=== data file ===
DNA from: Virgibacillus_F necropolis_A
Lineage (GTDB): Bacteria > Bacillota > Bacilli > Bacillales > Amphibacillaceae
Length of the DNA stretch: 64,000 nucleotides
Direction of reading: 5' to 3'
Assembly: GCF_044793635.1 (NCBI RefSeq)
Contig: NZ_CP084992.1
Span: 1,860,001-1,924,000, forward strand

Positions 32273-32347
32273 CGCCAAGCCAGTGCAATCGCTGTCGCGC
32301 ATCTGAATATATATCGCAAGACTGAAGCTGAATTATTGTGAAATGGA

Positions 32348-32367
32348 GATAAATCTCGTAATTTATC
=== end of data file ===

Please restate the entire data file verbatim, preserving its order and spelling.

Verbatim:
DNA from: Virgibacillus_F necropolis_A
Lineage (GTDB): Bacteria > Bacillota > Bacilli > Bacillales > Amphibacillaceae
Length of the DNA stretch: 64,000 nucleotides
Direction of reading: 5' to 3'
Assembly: GCF_044793635.1 (NCBI RefSeq)
Contig: NZ_CP084992.1
Span: 1,860,001-1,924,000, forward strand

Positions 32273-32347
32273 CGCCAAGCCAGTGCAATCGCTGTCGCGC
32301 ATCTGAATATATATCGCAAGACTGAAGCTGAATTATTGTGAAATGGA

Positions 32348-32367
32348 GATAAATCTCGTAATTTATC